OKLAHOMA CITY —
Gerhart has acknowledged that he sent an email to Republican Sen. Cliff Branan of Oklahoma City, chairman of the Senate Energy Committee, on March 26. Among other things, the email demanded that Branan give the House-passed legislation a hearing in his committee, “or I will make sure you regret not doing it.”
Branan testified at a preliminary hearing in September, when Gerhart’s trial date was set, that he felt threatened by the email. An affidavit of probable cause filed in the case says the email to Branan “was intended to threaten and intimidate him.”
Gerhart’s motion to delay his trial says he needed more time to obtain documents his attorneys had subpoenaed. Subpoenas issued to the state House, Senate and governor’s office request copies of emails or other communication that mention Gerhart, the Sooner Tea Party or the number of the bill that was the subject of the email.
But the subpoenas were not issued until Dec. 20, less than a month before Gerhart’s trial date, and were not actually served until Jan. 3, little more than a week before the trial date. Attorneys for the House are objecting to the subpoena because House staff was not given adequate time to retrieve the documents, and attorneys for the Senate and governor’s office have indicated they plan to ask the judge to throw out the other subpoenas.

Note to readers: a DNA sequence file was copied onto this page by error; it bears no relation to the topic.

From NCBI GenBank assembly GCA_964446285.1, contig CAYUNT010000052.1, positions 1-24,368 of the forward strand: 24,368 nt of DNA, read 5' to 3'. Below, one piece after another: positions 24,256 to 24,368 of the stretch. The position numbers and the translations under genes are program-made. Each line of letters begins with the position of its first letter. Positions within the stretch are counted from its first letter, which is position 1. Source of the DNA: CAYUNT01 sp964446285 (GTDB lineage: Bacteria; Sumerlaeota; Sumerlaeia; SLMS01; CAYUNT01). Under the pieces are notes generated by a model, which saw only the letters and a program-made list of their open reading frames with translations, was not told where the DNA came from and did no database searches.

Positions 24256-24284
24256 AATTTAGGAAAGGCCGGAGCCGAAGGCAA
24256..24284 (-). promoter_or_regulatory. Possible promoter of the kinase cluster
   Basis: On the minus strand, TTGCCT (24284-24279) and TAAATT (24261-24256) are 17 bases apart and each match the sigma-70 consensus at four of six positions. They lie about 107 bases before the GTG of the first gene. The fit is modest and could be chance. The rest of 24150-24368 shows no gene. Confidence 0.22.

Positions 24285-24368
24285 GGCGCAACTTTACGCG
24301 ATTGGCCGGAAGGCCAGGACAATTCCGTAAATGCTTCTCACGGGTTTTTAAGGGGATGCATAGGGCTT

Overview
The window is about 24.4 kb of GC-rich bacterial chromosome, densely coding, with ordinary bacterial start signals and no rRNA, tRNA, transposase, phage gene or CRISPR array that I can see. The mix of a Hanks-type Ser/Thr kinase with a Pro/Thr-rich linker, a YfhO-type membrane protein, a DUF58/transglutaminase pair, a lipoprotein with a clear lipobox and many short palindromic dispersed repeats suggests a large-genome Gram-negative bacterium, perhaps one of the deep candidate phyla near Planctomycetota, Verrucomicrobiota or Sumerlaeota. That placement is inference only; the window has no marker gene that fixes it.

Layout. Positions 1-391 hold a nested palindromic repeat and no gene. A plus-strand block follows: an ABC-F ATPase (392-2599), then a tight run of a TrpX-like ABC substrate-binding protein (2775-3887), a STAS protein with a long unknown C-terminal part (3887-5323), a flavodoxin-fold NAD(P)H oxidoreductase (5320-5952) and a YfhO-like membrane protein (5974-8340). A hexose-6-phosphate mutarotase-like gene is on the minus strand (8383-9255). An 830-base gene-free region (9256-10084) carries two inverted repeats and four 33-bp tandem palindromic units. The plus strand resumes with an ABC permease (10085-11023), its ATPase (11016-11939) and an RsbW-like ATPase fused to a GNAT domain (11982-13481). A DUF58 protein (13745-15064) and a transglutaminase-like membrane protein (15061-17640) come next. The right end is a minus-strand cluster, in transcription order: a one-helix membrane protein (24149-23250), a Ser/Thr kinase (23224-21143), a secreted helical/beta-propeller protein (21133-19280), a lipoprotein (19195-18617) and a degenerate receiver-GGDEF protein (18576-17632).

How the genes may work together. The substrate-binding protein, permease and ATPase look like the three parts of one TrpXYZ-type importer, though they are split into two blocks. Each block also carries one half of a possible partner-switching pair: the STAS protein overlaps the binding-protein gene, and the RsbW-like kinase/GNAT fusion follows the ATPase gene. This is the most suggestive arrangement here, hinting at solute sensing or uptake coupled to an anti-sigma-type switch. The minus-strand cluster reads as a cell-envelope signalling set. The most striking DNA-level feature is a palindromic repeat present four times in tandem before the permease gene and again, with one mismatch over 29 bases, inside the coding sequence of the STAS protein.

Elliott said waiting three months after a trial date is set to issue subpoenas is not a valid reason to seek a new trial date and that it would not have been an issue if the subpoenas had been issued sooner. Wilson replied that he had been involved in plea negotiations with prosecutors on Gerhart’s behalf.
“There had been some discussion. We did not anticipate getting this far,” Wilson said. “We hoped to be able to work this case out.”